For Sandel and others, "communitarianism" was a critique within liberalism to the overly "atomistic" and legalistic view of identity of rights-oriented liberalism and particularly John Rawls. There was an attempt in the 1990s to build a kind of political movement around the idea, and Bill Clinton adopted some of the language, but it didn't really go very far, partly because, as Paul Starr writes in Freedom's Power, "it has at best been a supplement or corrective to tendencies within liberalism." But in Obama that supplement or corrective can be quite substantive, as I thought was shown in Alec McGillis's comparison of Obama and Edwards in their approaches to poverty -- for Edwards poverty is about not having enough money, and the solutions are economic, including helping people move to where jobs are, where Obama was attracted to comprehensive efforts to rebuild community, including the non-economic aspects of life.

In today's speech, community played a role of lifting the question out of the stale argument about identity politics, and remind us that it's about much more than who's black, who's a woman, who said something that might be considered racist, who has an advantage because of their identity. One's identity is indeed the sum of your experiences and social interactions and where you situate yourself in a community. I thought Obama basically did that for everyone in his speech: himself, Rev. Wright, his own white grandmother, and even Geraldine Ferraro.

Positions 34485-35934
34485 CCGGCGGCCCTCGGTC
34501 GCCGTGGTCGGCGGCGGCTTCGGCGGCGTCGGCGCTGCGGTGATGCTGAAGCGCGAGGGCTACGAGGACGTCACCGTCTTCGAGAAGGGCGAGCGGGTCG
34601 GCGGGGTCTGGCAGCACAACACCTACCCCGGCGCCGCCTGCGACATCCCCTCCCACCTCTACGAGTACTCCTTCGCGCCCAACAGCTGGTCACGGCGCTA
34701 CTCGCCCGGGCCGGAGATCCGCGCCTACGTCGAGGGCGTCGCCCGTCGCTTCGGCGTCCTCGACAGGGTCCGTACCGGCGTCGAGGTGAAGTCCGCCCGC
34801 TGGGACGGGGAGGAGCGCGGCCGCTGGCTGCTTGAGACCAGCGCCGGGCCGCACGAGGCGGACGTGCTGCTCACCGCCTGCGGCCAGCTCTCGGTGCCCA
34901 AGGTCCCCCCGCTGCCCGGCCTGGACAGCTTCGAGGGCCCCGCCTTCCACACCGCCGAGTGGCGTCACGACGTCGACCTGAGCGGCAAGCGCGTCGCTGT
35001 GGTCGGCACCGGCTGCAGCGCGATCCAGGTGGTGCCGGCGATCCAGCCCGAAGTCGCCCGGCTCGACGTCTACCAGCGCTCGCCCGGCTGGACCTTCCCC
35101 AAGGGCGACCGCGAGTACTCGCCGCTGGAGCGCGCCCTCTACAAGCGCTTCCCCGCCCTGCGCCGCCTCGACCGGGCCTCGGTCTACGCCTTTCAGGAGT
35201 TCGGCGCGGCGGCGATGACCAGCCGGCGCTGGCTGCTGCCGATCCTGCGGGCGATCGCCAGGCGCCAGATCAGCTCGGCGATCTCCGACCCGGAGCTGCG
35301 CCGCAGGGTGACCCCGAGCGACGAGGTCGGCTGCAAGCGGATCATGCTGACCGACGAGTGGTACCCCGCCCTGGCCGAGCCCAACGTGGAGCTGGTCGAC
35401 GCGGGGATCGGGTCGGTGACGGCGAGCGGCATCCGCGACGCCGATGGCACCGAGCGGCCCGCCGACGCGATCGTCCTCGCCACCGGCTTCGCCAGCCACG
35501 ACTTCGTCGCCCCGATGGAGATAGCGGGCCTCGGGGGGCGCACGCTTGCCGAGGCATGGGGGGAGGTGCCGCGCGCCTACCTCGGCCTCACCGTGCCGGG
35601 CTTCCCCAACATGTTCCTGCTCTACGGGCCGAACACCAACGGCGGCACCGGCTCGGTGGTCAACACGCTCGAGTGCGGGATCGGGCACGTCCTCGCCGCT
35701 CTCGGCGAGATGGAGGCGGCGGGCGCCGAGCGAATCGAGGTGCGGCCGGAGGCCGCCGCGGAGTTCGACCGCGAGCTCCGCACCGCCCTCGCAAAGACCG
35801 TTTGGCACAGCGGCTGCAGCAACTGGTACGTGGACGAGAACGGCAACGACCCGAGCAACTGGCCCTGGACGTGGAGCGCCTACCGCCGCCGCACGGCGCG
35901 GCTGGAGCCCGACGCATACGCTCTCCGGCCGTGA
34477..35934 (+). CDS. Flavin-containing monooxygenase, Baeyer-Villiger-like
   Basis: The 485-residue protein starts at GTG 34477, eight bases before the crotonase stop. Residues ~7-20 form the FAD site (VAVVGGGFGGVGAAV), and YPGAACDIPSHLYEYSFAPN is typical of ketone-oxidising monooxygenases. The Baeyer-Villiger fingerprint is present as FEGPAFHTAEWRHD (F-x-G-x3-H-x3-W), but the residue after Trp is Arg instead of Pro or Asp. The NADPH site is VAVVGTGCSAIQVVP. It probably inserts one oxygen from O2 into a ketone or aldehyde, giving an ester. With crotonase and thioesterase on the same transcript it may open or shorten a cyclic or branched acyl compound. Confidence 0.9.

I guess I liked the speech a lot more than I thought I was going to on first read.

-- Mark Schmitt

Posted by Mark Schmitt on March 19, 2008 | Permalink | Comments (0)

Why Clinton Doesn't Want a Revote.

(Cross-posted from TAPPED.)

There aren't many windows into a strongly pro-Clinton/anti-Obama view in the blogosphere, making TalkLeft invaluable, where "Big Tent Democrat" (the former Armando of DailyKos) has been focused like a laser on the issue of how to deal with the Michigan and Florida Democratic delegations. The claim made there, and on some of the other pro-Clinton blogs like Taylor Marsh, has been that it is Obama who is blocking re-votes in Michigan and Florida, raising legalisms or obstructing agreement, but that the Clinton campaign should be more aggressive in pushing for revotes. Big Tent Democrat puts it in the context of the argument about the popular vote:

[T]he problem with the Clinton campaign's refusal to fight for revotes in Florida and Michigan [is that] to be perceived as the popular vote winner, Clinton needs revote wins in Florida and Michigan. I do not understand the Clinton campaign strategy at all on Florida and Michigan.

But it's actually easy to understand. What would happen if an agreement were announced today that there would be re-votes in Florida and Michigan? Immediately, the previous primaries in those states would become dead letters. Instead of being 200,000 votes down in the popular vote (by her campaign's count), or 500,000 down (by my count, which gives Clinton her Florida votes), Clinton would be down in the popular vote by almost 1 million. And 193 delegates that they are currently counting would suddenly disappear.